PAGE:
a) Funding within collaborative projects: These are "classical" research and innovation projects. Calls are open every year, with a bi-annual workping programme. This is also a political concern, as can be read in the Communication "Towards an integrated approach to cultural heritage in Europe".  In Horizon 2020, focus is on cultural and creative industries. In the 2014/15 ICT Work Programme  (as part of LEIT), the 2015 focus lies on the support of creative industries, social media and convergence (hence, no focus on CH institutions). But Societal Challenges, "Europe in a changing world–inclusive, innovative and reflective Societies" tackle in "Reflective 6" cultural heritage for Social Societies and Humanities research. As this is currently the only direct call for CH for 2015, be aware that there will be a lot of competition! Cross-over opportunities (e.g. with elearning, etourism, or other technologies such as the Internet of Things (sensors) might be an alternative.
b) Funding within Creative Europe projects: These foster transnational cooperation, European networks or European platforms, apart from the special programme line for audiovisual art. Details can be found in the Creative Europe - Culture Sub-Programme.

c) Funding through European Structural and Investment Funds: Now, these is a different type of funding. While the money is allocated by the European Commission, it is allocated nationally or regionally according to national and regional rules and priorities. The European Regional Development Fund is the most interesting in the area of cultural heritage. Why? Because innovation and research, as well as the digital agenda is among its priorities. For the period of 2014-2020, Member States (and/or regions) had to identify their innovative strength in so-called "smart specialisation strategies". On the RIS3 map, you can for example, enter under EU priorities "Cultural and creative industries" from the drop-down menu, you find immediately in the map the Members State/Region that has this as a priority. This is a quick screening if ESIF money for culture is potentially available, and gives also an indication with which regions one can collaborate. You can also find out prioritised and linked subcategories, like tourism, traditional manufacturing industries, etc.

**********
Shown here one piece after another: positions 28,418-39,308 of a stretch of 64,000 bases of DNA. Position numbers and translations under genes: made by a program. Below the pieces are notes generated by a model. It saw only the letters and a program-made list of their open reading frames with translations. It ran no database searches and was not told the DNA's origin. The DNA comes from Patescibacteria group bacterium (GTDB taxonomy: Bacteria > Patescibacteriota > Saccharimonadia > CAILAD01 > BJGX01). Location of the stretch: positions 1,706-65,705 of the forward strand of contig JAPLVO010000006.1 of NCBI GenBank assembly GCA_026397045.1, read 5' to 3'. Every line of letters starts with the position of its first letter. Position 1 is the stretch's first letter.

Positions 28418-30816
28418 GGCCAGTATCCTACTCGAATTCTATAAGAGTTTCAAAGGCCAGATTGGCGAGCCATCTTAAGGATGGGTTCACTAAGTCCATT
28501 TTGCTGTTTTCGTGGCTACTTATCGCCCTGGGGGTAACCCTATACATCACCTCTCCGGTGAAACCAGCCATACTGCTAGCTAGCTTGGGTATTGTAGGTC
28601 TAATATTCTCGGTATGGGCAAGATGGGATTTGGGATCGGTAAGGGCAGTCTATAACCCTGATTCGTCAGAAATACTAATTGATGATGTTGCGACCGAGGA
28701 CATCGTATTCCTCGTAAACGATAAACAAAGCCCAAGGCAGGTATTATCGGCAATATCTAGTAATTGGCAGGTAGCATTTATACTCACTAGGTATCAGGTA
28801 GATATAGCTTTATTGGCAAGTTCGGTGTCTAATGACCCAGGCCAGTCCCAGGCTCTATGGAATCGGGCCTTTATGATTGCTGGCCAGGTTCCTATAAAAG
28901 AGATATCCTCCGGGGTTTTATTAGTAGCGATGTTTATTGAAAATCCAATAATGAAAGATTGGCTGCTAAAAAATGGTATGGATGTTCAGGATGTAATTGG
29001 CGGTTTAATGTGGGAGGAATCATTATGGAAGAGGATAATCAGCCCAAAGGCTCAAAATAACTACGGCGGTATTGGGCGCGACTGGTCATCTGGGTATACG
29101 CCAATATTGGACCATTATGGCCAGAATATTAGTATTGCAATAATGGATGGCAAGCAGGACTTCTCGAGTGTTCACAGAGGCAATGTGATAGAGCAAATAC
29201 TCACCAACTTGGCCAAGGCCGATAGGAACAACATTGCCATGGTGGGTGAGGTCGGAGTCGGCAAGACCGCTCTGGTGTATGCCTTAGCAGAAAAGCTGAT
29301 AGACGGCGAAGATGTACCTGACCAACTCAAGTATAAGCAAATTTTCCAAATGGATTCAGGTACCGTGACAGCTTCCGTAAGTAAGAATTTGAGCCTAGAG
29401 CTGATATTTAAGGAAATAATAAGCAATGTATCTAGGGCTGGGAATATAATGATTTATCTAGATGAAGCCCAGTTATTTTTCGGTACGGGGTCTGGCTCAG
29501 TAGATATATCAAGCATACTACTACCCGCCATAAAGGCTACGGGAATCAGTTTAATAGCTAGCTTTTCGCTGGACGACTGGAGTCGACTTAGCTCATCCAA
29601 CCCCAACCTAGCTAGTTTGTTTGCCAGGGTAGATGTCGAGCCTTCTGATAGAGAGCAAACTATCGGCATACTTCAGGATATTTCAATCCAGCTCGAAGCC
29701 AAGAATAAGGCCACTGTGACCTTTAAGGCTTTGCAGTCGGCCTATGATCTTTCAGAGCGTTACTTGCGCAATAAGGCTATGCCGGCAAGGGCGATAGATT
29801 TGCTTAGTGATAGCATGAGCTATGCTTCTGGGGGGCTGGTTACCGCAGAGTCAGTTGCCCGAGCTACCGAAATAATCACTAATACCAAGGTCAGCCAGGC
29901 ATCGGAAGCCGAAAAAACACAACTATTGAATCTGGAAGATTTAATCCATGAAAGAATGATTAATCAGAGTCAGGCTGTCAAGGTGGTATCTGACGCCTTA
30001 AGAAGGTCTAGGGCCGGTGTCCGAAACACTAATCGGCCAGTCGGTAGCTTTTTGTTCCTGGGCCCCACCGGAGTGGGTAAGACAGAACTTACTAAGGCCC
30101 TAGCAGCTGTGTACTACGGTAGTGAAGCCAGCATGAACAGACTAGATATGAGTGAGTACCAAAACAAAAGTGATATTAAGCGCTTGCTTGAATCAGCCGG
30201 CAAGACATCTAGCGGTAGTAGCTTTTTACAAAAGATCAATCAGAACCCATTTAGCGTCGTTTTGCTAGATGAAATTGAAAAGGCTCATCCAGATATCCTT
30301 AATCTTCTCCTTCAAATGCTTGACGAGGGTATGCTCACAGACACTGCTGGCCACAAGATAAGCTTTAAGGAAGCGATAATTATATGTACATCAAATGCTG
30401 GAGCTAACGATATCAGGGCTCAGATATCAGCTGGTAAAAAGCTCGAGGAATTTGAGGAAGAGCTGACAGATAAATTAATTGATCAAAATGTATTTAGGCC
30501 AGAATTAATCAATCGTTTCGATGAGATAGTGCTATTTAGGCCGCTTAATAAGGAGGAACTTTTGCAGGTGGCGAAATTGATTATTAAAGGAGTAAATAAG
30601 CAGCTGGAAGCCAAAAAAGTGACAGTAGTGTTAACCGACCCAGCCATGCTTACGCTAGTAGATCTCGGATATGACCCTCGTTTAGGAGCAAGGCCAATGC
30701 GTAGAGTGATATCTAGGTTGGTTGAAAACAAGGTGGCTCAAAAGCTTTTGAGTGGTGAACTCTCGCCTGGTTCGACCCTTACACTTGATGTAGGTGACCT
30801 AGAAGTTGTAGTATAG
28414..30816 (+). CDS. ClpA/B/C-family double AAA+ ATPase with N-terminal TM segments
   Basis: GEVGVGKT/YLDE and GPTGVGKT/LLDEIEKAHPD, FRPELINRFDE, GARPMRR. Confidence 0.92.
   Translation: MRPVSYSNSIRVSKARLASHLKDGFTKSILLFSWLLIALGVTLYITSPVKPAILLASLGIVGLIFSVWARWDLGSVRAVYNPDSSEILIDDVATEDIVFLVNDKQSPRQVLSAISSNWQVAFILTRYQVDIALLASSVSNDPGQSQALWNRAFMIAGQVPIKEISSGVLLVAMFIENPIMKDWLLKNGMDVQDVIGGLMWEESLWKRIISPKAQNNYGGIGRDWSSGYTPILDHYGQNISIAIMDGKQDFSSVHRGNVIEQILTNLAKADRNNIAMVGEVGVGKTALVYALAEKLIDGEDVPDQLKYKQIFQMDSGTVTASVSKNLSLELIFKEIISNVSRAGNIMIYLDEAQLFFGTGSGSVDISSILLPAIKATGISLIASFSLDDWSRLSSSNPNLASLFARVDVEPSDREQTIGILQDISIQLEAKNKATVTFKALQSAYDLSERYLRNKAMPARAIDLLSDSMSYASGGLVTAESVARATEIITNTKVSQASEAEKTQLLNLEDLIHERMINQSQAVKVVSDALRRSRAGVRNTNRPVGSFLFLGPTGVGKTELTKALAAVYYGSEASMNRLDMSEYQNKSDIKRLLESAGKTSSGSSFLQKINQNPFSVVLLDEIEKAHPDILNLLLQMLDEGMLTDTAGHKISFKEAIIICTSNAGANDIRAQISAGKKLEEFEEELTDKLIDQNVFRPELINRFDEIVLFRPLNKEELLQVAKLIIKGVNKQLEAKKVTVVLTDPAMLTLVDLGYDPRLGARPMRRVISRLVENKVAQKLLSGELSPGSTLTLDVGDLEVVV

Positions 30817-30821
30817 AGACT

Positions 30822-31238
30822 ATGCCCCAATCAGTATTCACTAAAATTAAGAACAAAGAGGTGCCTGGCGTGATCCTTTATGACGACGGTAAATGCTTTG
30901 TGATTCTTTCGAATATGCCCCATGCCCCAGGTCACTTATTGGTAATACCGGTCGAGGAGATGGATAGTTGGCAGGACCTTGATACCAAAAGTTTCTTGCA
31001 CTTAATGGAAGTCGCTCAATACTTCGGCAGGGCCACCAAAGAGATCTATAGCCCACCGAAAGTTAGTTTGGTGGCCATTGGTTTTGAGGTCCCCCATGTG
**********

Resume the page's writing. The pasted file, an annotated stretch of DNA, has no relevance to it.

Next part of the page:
d) Combined funding: Though more complex, it should be mentioned that since Horizon2020, ESIF and H2020 funds can be combined in the same project, albeit for different activities. An example would be that you are a partner in a H2020 innovation project, and that your region would support a pilot that falls into its priorities and would benefit the region. For more details, have a look at the Synergy Guidelines.

The author, Margaretha Mazura, also supported DG REGIO in drafting the Synergy Guidelines between ESIF and Horizon 2020 and other programmes in order to increase impact through combined funding opportunities.
Image sources at the top of the page (from left to right): Detail from Gorleston Psalter-Pinterest; Money Changers, Follower of Marinus can Reymerwaele, Google Art Project; Walt Disney figure from Padaia Blog; Medieval Merchants from Changes in Medieval Commerce and Production, G. Klimt, Danae